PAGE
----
The Netflix original movie 6 Balloons, starring David Franco and Abbi Jacobson, offers audiences an insider’s look into addiction and how it impacts everyone who is touched by it.
The premise of the film centers on a brother and sister who are extremely close to one another, despite the fact that the brother is addicted to heroin. Seth, played by actor David Franco, is a young man who is continuously grappling with heroin addiction and has found himself using once again. His sister, Katie, who is played by Abbi Jacobson, is completely and entirely co-dependent on him, causing her to enable him almost to his death. Tagging along for the entire movie is David’s daughter Ella, who is 2 years old and witness to a day filled with extreme situations centered on her father’s heroin addiction, withdrawal, and eventual continuation of his substance abuse.
6 Balloons begins with Katie setting up for a surprise party for her boyfriend’s birthday with her family and friends, all of whom are characters in their own rights. Katie is very detailed, caring, and non-combative, and is making sure everything is perfect for the party. When she goes to pick up Seth, however, she finds that he is behaving similarly to how he did when he was abusing heroin the last time (such as not opening his mail and seeming withdrawn). She finally gets him to fess up that he is, in fact, abusing heroin again, and they quickly make their way to the detox center instead of the party. When the detox center informs Katie that they do not accept David’s insurance, they make their way to another detox center that does. After having no success at the second detox center, Katie drives Seth to get more heroin and needles so he stops suffering from withdrawal pain.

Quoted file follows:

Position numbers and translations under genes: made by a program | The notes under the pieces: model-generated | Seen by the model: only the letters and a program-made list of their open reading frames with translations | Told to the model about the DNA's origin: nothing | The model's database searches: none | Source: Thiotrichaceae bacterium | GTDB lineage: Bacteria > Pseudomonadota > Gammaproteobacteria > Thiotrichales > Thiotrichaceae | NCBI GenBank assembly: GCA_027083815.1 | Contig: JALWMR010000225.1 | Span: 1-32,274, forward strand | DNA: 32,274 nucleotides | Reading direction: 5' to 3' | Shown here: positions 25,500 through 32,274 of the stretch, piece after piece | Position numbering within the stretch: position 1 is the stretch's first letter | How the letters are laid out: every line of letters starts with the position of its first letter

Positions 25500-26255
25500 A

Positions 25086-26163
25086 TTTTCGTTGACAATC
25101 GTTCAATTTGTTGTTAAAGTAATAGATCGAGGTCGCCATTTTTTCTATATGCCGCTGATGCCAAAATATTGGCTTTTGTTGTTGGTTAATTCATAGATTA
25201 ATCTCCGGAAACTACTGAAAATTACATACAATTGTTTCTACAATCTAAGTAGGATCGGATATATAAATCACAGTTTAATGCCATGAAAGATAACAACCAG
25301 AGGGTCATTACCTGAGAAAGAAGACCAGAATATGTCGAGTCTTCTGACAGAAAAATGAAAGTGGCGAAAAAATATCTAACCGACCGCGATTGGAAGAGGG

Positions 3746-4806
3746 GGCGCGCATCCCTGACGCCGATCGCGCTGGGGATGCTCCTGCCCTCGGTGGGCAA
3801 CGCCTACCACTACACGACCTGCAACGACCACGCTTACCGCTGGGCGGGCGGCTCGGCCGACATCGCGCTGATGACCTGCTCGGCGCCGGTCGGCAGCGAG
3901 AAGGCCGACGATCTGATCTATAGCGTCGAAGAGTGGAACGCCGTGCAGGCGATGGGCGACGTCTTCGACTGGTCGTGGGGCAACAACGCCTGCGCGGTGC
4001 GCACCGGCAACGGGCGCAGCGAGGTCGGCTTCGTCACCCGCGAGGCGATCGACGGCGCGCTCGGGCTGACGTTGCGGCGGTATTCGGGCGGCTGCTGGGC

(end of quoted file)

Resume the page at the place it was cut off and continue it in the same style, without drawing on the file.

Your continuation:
Throughout the course of the movie, David Franco perfectly depicts the ups and downs that heroin addicts can experience in between hits, and how those changes in behavior, mood, and wellbeing impact everyone around him, especially his daughter. With it being almost too painful to watch, Seth’s addictive behaviors and tendencies continue to cause excessive trauma to his daughter, who is looking on the entire time. His sister Katie is also clearly traumatized and disturbed, as she works to do whatever she can to keep control of an obviously uncontrollable situation.